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I have to read integers more frequently in Java. So how i should do? What function i have to use?

C/C++ too have buffering concepts but they has a single statement. But in Java we have to call at least 2 function to read an integer.

For an example,

To read an integer from console,

I will use

  • scanf in C
  • cin in C++

But in Java,

BufferedReader bufferedreader = new BufferedReader(
    new InputStreamReader(System.in)); String number = bufferedreader.readLine();

int value = Integer.parseInt(number);

or

Scanner scan = new Scanner(System.in); 
int i = scan.nextInt();

Someone please explain me: Can I have a simpler version than these similar to cin or scanf (A one line statement).

Thanks in advance.

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closed as not constructive by Gregory Pakosz, Jacob, JB King, marc_s, trashgod Jun 29 '11 at 20:52

As it currently stands, this question is not a good fit for our Q&A format. We expect answers to be supported by facts, references, or expertise, but this question will likely solicit debate, arguments, polling, or extended discussion. If you feel that this question can be improved and possibly reopened, visit the help center for guidance.If this question can be reworded to fit the rules in the help center, please edit the question.

4  
This is madness. This. is. JAVA! – nicholas.hauschild Jun 29 '11 at 15:47
2  
Doesn't get much easier than the Scanner example you've got there! – mre Jun 29 '11 at 15:48
    
I don't see anything too bad about scan.nextInt(). You could call the variable s if it's the character count that concerns you. :) – Andrzej Doyle Jun 29 '11 at 15:48
1  
wasn't this question just deleted once? – Mathias Schwarz Jun 29 '11 at 15:49
    
@Mathias Schwarz yes sir. but the question is closed while i was editing the question (to make it clear). and i was still eager to know the answers thats why. – Muthu Ganapathy Nathan Jun 29 '11 at 15:54
up vote 8 down vote accepted

I believe Scanner provides the simplest interface. I don't believe there is a simpler approach provided by the standard API. (You could of course encapsulate the snippet in a method, and call the method instead.)

The only one-liner I can come up with is the obvious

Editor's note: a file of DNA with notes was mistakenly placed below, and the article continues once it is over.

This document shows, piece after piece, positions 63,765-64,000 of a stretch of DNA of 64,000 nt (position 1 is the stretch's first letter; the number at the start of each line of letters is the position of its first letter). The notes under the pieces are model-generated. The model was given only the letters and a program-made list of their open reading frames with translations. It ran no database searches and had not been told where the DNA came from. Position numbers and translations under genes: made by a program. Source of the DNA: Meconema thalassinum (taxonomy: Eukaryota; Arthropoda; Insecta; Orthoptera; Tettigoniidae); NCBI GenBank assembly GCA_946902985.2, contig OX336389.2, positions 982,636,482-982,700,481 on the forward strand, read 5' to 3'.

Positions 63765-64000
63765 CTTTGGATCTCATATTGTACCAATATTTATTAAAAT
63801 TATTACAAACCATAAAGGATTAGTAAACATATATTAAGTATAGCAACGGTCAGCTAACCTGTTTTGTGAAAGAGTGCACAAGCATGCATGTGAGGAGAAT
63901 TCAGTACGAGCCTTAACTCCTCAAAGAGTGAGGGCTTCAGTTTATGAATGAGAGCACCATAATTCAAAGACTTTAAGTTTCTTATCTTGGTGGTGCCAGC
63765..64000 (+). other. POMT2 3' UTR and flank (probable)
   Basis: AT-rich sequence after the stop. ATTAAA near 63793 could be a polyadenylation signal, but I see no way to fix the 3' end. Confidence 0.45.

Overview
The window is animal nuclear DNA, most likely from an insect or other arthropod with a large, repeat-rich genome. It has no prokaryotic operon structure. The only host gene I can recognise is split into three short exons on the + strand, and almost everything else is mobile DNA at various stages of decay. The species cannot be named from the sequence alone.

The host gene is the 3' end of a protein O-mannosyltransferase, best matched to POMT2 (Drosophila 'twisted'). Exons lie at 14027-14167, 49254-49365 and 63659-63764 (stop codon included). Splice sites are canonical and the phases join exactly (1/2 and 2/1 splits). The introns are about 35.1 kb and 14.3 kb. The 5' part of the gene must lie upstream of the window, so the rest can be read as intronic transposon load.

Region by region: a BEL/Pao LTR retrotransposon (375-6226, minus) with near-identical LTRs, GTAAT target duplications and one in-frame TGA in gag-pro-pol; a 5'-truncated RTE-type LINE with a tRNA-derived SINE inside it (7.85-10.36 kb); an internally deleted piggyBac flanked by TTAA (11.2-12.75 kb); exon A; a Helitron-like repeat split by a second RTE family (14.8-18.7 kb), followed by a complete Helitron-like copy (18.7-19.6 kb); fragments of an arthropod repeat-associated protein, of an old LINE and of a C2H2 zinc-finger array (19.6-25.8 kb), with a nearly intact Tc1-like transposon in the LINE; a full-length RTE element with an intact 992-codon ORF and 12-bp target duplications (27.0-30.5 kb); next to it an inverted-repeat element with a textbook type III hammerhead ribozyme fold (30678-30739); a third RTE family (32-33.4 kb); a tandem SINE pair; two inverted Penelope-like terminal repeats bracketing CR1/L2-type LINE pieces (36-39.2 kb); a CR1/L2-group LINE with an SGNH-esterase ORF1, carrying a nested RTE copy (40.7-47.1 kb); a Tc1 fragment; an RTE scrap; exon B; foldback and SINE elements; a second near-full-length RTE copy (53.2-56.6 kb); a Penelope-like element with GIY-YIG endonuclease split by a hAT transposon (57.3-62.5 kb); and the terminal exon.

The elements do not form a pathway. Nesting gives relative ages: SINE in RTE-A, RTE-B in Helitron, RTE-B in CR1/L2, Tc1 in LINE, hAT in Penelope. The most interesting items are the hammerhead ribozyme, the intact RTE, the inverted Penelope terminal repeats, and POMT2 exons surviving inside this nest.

int i = new Scanner(System.in).nextInt();
share|improve this answer
    
can i have a function like cin. a single word statement – Muthu Ganapathy Nathan Jun 29 '11 at 15:48
1  
@Muthu, You could wrap it in a method, which leads to more code, but enables getting an int in a "single word statement"... – mre Jun 29 '11 at 15:49
1  
@Muthu No, you need a method (like nextInt) and an object (like Scanner) The scanner is really the simplest you can get. – awestover89 Jun 29 '11 at 15:50
    
thank you sir. I am clear now – Muthu Ganapathy Nathan Jun 29 '11 at 15:58
    
No problem. You're welcome. – aioobe Jun 29 '11 at 15:58

There is not a one line version, what you have is basically what there is. Java is an object oriented language, so you create the object (The scanner, or BufferedReader) then use that object to read a line.

I would use Scanner. Think of it like importing stdin in C++. You create the Scanner once, then use a single line (scanner.nextInt()) to get the int. If you think about it like that, the command is basically a single line.

share|improve this answer
    
thank you sir. I am clear now. – Muthu Ganapathy Nathan Jun 29 '11 at 15:57
    
Not a problem, the little changes between languages are often the hardest to understand – awestover89 Jun 29 '11 at 15:58
1  
Although C++ is not strictly object oriented like Java, cin is an object. I think the root of confusion is that because of the way #include works (as opposed to Java's import) the object is created and linked to stdin behind the scenes and novice developers who aren't savvy on the behind the scenes workings don't realize this. – Matt Jun 29 '11 at 16:08
    
Much appreciated Matt. I have actually never developed in C++ more than hello world/converting celsius to fahrenheit, etc. and just assumed cin was the equivalent of an operator rather than an object. – awestover89 Jun 29 '11 at 16:10
    
@Matt yes sir I understood,and I now eager to know whether it is possible to create a class in java which does all the functions of creating and linking to stdin. so that in future the developers of java can simply import this class. – Muthu Ganapathy Nathan Jun 29 '11 at 17:25

Scanner is the easiest to use, there isn't a simple scanf because java is an object oriented programming language. A scanner object makes it very simple to read items, I'm not sure what your problem here is.

share|improve this answer
    
thank you sir. I am clear now – Muthu Ganapathy Nathan Jun 29 '11 at 15:57

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